Global warming doomsayers have issues confronting reality
2014 could be the hottest year ever, enthused reporters, environmentalists and government delegates as they descended on Lima, Peru for a UN global warming gabfest, hoping against hope for good news after 18 straight years in which temperatures refused to climb. The increase reported by the World Meteorological Organization for the first 10 months of 2014 — released to give the UN gathering some gravitas — wasn’t enormous, just one-hundredth of one degree warmer than the previous record. But beggars can’t be choosers, especially among determined doomsayers, for whom hope springs eternal.
These upbeat doomsayers — maybe a majority of the 8,000 in attendance from 196 participating countries — had little else to cling to. In the Arctic, the ice cover is now greater than it’s been over the average of the last 15 years. In the Antarctic, the prospects for gloom are sadder still — the sea ice cover is at an all-time high, having set records the last three years in a row. Worse — as underwater robots have just discovered — the ice is much thicker than previously thought. Oh sure, the doomsayers can ordinarily console themselves with computer models showing all this ice is an anomaly — that it should have melted long ago. But what good are computer models by the world’s top climate change scientists — all consensusing one another — when the population at large becomes each year harder to rouse to panic?
Now, as the global warming enthusiasts are packing their bags to leave Lima, bad luck threatens to nose them out of even their one-hundredth-of-one-degree edge. The figures for November — month number 11 — have just come in and it looks like the U.S. is once again betraying the cause: November 2014 with its polar vortex saw almost 9000 record lows, ushering in a record extent of snow cover for North America. To compound the bad luck, the polar vortex has crossed the Atlantic to inflict the U.K. with what’s being billed there as the coldest winter in a century. Barring a miraculously balmy December, the Lima attendees fear, that one-hundredth-of-one degree lead will now be lost.
In truth, even if Christmas does bring warmth, it won’t matter a whit, and not because the true measurements — based on comprehensive satellite readings rather than from a scattering of thermometers on land and ocean buoys — show 2014 to be nowhere near setting records. The doomsayers have been crying wolf for decades but the wolf never appeared. None of the computer models — the sole basis of alarmism — have proven to be accurate. None of the technologies promising to counter climate change— from wind turbines to electric vehicles to carbon sequestration — have been able to deliver. None of the carbon markets have proven to be viable. The public in the developed world has turned skeptical on global warming. And now no government will pay much of anything but lip service in perpetuating the climate change narrative.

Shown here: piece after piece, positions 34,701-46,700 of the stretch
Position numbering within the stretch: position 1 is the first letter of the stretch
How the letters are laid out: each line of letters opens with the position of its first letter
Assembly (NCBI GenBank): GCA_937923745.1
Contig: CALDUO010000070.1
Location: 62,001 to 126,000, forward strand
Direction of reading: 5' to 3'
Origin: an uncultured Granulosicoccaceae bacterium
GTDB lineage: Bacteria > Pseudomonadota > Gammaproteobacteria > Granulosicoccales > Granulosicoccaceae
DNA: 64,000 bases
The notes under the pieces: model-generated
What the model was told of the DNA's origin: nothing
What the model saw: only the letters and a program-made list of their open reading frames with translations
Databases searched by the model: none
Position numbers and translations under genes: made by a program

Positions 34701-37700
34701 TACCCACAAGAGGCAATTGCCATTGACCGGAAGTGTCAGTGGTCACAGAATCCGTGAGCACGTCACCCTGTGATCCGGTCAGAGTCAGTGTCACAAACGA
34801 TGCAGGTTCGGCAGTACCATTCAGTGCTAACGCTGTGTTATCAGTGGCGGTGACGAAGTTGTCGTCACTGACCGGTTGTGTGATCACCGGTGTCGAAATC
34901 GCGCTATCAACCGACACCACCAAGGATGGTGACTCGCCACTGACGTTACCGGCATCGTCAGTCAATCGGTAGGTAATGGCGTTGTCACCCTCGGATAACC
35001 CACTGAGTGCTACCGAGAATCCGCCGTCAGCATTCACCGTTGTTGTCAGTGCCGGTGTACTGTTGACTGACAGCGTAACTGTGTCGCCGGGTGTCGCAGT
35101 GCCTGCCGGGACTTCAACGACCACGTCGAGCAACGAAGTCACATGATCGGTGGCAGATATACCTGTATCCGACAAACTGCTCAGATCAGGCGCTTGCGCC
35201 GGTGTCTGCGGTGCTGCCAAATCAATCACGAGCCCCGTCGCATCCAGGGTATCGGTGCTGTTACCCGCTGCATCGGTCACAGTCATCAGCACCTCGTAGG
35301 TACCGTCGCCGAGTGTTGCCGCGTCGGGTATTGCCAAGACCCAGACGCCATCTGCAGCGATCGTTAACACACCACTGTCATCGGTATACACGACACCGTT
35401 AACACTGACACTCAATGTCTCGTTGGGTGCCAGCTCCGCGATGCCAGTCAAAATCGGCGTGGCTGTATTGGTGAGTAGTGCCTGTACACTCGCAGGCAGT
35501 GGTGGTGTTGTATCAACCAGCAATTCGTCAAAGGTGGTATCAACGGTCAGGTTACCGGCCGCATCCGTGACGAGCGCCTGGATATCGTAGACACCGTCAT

The rich western countries are slashing subsidies to renewables, even retroactively abrogating agreements with renewables suppliers, leading to layoffs, bankruptcies and exits from the industry. Governments are ditching their plans to establish carbon markets and carbon taxes. They are backing away from past commitments to the UN to reduce carbon emissions. Some, like Canada and Japan long ago walked away from Kyoto agreements, and all are refusing to walk into onerous new ones. The U.S. Republican Congress, unusually explicit in its hostility to the UN and its climate policies, is blocking funding to the UN’s Green Climate Fund.
What governments are doing is turning to fossil fuels. Thanks to fracking, the U.S. has become the world’s largest oil producer, creating much of the glut now crashing oil prices, just as fracking earlier made the U.S. the world’s largest gas producer, crashing gas prices. Not only is the U.S. gearing up to export both oil and gas, it is also a major coal exporter, helping to crash prices there, too, and to bring affordable fossil fuel to the world. According to estimates this month from the International Energy Agency, the next quarter century and beyond belong to fossil fuels, which just keep growing and growing in popularity.